A past injury has made Badgers corner Devin Smith especially appreciative of his final season.
By JESSE TEMPLE FS Wisconsin
MADISON, Wis. — If everything had gone according to script, Devin Smith wouldn't be here right now. Maybe he'd be pursuing a professional football career or enrolled in business school somewhere down south.
Instead, a broken left foot put his life on hold for another year and kept him at Wisconsin. Not that he views that situation as a problem.
"In a way, I see it as a blessing," Smith said.
This season, he is a fifth-year senior for the Badgers and has become a vital contributor as one of the team's starting cornerbacks. He has amassed 29 total tackles with five pass deflections and registered the team's first interception of the season last week.
It's an opportunity he wasn't supposed to have.
Smith was a senior last season when he suffered a season-ending broken left foot in the second game of the year against Oregon State. He had maintained his redshirt season in case he sustained a serious injury, and the decision paid off.
Smith, a 5-foot-11, 186-pounder from Coppell,
Texas, believes he has become a better football player as a result of staying another year.
"I got a lot smarter, a lot more mature," Smith said. "I became more of a student of the game, understanding certain things. … My sophomore year, I'd watch film but I wouldn't know what I was watching, really.
"This being my fifth year, I know what I'm looking for, understanding what I'm watching, why I'm watching it and understanding the overall concept of the defense and what we're trying to get done."
Wisconsin came into the fifth game of the season as one of only two teams along with South Florida not to have recorded an interception. Smith put a stop to that skid when he jumped an out route against Illinois during the second quarter last week. Wisconsin trailed 7-0 at the time and scored five plays later to tie the game.
"After you get that one, it's kind of like the ice breaker," Smith said. "You're not trying to force another interception to come. After that first one, I feel like you just go out there, play your game and have confidence."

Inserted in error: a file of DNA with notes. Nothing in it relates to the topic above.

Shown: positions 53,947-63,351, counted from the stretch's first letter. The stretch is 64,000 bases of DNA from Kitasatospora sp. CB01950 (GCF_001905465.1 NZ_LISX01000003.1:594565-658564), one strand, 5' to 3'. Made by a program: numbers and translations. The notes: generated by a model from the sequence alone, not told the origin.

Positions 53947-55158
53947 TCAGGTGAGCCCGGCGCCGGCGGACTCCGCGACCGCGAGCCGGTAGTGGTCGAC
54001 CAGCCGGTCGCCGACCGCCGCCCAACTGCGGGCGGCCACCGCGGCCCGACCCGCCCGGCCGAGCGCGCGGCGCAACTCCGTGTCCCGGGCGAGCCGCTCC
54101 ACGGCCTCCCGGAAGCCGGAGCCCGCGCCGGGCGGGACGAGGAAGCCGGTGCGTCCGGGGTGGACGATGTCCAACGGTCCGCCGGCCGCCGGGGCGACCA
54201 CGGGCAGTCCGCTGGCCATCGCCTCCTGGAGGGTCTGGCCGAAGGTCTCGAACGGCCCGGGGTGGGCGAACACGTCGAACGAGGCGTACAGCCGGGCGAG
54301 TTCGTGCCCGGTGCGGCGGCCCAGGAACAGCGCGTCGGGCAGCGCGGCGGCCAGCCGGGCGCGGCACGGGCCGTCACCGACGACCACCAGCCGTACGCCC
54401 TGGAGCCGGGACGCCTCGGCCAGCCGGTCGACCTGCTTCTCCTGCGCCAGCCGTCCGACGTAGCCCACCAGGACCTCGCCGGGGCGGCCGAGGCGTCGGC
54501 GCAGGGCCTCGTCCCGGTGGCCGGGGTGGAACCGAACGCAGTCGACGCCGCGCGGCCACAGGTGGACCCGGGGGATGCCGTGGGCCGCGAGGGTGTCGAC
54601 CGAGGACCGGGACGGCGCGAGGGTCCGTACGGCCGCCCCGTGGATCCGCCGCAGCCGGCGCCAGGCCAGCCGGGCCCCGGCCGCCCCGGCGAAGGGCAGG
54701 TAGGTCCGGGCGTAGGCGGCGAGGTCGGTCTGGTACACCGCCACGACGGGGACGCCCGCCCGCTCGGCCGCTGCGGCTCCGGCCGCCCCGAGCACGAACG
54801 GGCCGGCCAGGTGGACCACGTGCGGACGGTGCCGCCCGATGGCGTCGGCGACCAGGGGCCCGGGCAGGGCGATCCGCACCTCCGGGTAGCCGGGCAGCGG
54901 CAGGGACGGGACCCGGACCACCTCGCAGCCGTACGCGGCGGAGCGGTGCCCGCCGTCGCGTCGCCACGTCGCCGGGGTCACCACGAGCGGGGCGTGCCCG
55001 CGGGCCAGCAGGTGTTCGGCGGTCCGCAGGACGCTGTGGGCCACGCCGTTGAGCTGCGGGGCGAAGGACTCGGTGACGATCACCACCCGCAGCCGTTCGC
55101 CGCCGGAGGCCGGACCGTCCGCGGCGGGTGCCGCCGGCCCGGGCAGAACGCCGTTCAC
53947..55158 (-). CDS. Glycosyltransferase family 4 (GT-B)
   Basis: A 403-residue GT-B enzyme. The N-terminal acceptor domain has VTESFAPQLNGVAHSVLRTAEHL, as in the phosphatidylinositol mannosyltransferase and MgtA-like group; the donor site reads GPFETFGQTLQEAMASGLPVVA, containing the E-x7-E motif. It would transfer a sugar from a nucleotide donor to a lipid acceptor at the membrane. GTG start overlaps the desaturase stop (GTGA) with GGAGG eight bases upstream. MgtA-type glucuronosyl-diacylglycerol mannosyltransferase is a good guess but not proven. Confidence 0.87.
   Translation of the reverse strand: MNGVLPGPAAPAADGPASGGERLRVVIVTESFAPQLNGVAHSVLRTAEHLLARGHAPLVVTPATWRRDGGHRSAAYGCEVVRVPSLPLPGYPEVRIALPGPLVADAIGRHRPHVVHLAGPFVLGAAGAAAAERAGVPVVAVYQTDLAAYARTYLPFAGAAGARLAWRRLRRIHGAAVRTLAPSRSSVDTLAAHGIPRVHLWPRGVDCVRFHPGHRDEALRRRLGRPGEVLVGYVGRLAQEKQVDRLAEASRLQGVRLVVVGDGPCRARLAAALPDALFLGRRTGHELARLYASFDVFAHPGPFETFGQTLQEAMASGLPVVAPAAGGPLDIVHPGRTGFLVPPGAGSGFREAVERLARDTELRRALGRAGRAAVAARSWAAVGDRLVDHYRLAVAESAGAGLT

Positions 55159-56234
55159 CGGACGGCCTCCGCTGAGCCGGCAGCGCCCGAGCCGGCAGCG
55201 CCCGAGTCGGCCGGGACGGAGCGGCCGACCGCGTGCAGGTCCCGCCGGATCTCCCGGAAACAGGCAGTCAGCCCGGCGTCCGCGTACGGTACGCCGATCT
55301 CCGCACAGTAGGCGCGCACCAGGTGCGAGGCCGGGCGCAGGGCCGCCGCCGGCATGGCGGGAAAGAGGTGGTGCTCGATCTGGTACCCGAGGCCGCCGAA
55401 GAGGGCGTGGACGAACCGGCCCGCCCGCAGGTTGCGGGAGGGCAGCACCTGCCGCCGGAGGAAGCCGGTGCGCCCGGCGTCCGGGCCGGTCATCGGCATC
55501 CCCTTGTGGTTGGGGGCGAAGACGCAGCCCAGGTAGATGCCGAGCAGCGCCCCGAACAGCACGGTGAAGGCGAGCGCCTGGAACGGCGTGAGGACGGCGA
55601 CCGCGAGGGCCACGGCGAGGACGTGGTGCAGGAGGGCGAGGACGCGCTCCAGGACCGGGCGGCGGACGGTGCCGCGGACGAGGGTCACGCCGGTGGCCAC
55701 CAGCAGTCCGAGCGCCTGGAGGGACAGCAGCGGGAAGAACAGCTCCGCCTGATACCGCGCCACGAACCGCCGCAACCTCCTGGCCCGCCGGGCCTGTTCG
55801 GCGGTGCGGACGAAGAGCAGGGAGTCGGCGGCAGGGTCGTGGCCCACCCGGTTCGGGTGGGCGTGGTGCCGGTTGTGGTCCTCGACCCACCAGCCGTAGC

The interception represented the type of playmaking ability that was lacking in his absence during critical losses last year against Michigan State and Ohio State. In fact, Wisconsin coach Bret Bielema went so far this summer to suggest the Badgers would have finished undefeated in the regular season if Smith had remained healthy.
During his weekly press conference on Monday, Bielema hinted that NFL personnel had already expressed an interest in Smith's talent.
"The proof will be in the pudding," Bielema said. "Devin is very quick. He's very athletic. Very intelligent, a business school guy that's going to graduate here and have a business degree from the University of Wisconsin. That doesn't just happen to everybody.
"He's kind of got all the intangibles. If he can keep it together, he is going to have an opportunity at the next level."
Of course, Smith has been far from perfect this season. He gave up a touchdown against UTEP and readily admitted to missing a few tackles against Oregon State — a game Wisconsin lost 10-7.
"When he's not good is when he doesn't focus on the little things that make the difference," Badgers secondary coach Ben Strickland said. "I think he understands that and the reasons he's had success is he's been practicing better because he's been paying attention to those details that make the difference between being good and great."
Smith is savoring the few remaining months of college football he has left. He is taking just one class to finish his undergraduate degree in business management and will graduate at the end of the fall semester. Afterward, he said he intends to move back to the Dallas area to be closer to his mom, who is battling Crohn's Disease.
He'll train for a pro football career, and if it doesn't materialize, pursue a Master of Business Administration degree.
If the past year has taught Smith anything, it's to always have a backup plan.